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    Member AkGreg's Avatar
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    Default homework

    glad to see that your doing your homework.... caribou hunting is FANTASTIC... that is my passion. the season opens up on the haul road on July 1. however everything mentioned above is correct.. very buggy, bad hides, tuff tundra (its never easy actually), and its bow only within the 5 miles of the haul road... if your thinkg about walking 5 miles in re-think that idea.... search the forum for threads talking about that little stroll I've lived and hunted bou above the arctic circle up here for about 16 years now....

    I also teach (volunteer) with ADF&G hunters ed.... find a class and enroll... they are terrific for new hunters. if you are new to hunting and certain weapons take the full day classes. the online classes are great for folks who are already seasoned and just need the card for certain hunts or permit applications.

    the 7mm is a good caliber and widely used up here for most game (except large brownies). there are LOTS of good calibers... continue your homework on that and dont just rely on the sportsmens warehouse sales guy... you will want to narrow down what species and what types of hunts you'll be doing most in the first couple of years... a rifle for kodiak brownbear will be vastly different than one for fall sheep in Tok.

    feel free to PM me or drop me an email if you want anymore info on the hunters ed or caribou hunting.

    greg
    alaskagoulds@gmail.com

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    7mm savage is great gun, im not a big gun buff, but i took a small bull moose this last fall, had the gun sighted in for right at around 1 in. high at 150 yds and the bullet dropped very little, if at all, at 375 yds...i am continually impressed with it

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    Member sayak's Avatar
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    Default If you haven't purchased a rifle yet...

    ... you may want to consider a .270. Surprised nobody has mentioned it. It is a flat shooter, easy on recoil, and doesn't ruin meat. True, it can't realistically double as a brown bear gun (blackies maybe), but it has been used for moose for decades. Other than that, a .30.06 is a hard rifle to beat for its universality.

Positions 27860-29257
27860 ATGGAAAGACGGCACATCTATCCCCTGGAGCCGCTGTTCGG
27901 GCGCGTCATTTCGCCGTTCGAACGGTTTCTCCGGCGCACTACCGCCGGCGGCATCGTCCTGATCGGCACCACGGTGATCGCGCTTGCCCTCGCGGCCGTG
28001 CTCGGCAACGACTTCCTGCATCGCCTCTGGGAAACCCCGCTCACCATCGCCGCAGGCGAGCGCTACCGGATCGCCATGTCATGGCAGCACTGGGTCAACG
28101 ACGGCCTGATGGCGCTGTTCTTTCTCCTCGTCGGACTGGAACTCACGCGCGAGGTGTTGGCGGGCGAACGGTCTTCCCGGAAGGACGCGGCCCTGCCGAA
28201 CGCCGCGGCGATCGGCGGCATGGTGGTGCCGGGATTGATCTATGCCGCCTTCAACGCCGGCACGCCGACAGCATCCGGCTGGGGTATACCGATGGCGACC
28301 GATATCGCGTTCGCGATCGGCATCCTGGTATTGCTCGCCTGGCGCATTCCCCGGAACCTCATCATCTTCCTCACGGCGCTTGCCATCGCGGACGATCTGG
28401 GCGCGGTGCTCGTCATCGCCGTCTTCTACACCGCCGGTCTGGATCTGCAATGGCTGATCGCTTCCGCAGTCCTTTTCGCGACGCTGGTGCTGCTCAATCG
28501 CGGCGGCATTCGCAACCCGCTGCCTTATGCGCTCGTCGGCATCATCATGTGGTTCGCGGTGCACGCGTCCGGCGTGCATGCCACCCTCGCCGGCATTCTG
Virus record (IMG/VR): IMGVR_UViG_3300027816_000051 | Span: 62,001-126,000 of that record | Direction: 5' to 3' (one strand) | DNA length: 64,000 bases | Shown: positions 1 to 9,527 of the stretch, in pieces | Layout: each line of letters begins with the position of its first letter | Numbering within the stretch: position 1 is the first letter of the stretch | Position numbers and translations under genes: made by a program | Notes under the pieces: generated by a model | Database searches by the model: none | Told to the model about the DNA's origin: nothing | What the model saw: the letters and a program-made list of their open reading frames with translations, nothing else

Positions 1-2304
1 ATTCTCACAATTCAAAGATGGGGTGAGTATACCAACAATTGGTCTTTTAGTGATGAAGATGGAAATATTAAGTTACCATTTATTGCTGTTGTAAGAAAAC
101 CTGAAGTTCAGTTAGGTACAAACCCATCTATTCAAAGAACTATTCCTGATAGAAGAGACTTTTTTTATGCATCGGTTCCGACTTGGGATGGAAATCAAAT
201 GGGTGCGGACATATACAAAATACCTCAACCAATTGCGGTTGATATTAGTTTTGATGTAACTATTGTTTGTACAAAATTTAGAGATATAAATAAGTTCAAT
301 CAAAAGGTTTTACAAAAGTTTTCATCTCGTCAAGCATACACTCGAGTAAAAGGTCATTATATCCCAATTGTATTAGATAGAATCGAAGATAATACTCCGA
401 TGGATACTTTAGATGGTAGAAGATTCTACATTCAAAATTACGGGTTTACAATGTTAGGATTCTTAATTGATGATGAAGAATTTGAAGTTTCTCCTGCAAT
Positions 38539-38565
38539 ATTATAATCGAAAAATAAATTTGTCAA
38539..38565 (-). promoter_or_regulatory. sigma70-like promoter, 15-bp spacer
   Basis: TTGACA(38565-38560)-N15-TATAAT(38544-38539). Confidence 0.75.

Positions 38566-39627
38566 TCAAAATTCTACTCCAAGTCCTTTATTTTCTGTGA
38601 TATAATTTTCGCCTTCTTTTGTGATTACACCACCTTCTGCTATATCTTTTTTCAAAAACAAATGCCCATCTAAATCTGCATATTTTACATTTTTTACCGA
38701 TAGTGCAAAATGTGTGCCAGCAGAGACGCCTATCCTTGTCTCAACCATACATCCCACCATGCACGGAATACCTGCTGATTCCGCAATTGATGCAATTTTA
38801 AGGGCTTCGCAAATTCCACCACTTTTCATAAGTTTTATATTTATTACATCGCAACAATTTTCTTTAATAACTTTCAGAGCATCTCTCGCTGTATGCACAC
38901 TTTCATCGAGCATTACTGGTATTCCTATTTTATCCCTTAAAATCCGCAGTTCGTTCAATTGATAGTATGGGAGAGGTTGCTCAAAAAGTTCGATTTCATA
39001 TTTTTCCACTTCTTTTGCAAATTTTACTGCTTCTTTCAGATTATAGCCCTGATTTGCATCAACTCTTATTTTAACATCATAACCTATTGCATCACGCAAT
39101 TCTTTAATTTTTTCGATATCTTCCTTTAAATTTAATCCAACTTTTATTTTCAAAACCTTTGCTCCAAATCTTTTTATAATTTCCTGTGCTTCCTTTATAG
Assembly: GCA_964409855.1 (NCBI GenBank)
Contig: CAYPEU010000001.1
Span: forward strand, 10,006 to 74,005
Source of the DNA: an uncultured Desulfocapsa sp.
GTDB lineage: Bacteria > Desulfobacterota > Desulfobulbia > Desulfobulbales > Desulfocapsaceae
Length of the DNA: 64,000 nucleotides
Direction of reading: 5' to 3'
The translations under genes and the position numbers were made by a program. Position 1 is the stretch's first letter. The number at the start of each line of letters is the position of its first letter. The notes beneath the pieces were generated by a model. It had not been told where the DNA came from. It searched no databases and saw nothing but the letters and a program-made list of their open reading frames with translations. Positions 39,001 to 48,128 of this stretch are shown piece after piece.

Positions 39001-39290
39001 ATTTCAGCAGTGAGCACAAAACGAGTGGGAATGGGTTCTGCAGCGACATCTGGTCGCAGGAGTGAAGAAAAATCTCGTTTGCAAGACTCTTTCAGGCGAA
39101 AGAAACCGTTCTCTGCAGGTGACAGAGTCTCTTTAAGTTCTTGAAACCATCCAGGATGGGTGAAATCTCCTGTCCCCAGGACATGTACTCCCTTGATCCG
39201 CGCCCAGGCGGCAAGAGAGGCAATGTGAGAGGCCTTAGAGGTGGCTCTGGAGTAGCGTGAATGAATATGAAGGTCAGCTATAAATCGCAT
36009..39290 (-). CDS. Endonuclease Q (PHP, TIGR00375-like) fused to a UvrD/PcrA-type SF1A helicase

There is also much to be said for differing bullets for various calibers. For instance, a .30.06 can shoot anywhere from 150-220 grain bullets, making it versatile for caribou to moose. And those bullets may do various things on impact; FMJs go on through, others mushroom and cause damage. Do your homework and you'll understand better. There are some real bullet gurus on the shooting forum who eat, drink, and breath that stuff. I have only a rudimentary knowledge, but it has allowed me to shoot my share of caribou, and moose (sometimes while others were still back at the range testing out various loads).

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    I would recomend a .280 over a 270. It will shoot a wider range a bullets.

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    Member Roland on the River's Avatar
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    Default Menzel82

    I sent you an email

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    Quote Originally Posted by sayak View Post
    ... you may want to consider a .270. Surprised nobody has mentioned it. It is a flat shooter, easy on recoil, and doesn't ruin meat. True, it can't realistically double as a brown bear gun (blackies maybe), but it has been used for moose for decades. Other than that, a .30.06 is a hard rifle to beat for its universality.
    not to get off topic but: Sayak my new fishin ' partner' is going to be a remington 760 pump .270 with a 10 rd mag. Its all i got, so im just gonna have to make it work for that surprise brown bear encounter



    Release Lake Trout

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    Default Bears have been taken with them

    Quote Originally Posted by Hunt&FishAK View Post
    not to get off topic but: Sayak my new fishin ' partner' is going to be a remington 760 pump .270 with a 10 rd mag. Its all i got, so im just gonna have to make it work for that surprise brown bear encounter
    May you never need it for Mr. Bruin.

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    Not a big Alaskan hunter, but I am a really frugal fellow. I would stick to the 30 cal stuff (30-06 and 300 Win Mag). If you get a 300 Win Mag you can reload to soften the kick if need be. I would also price the ammo and reloading supplies. Sometimes there is a significant price break for certain calibers.

    BTW - I don't really like Savage. I had a 110E 7MM in NM that was a total POS. Think Ruger M77.

    Mike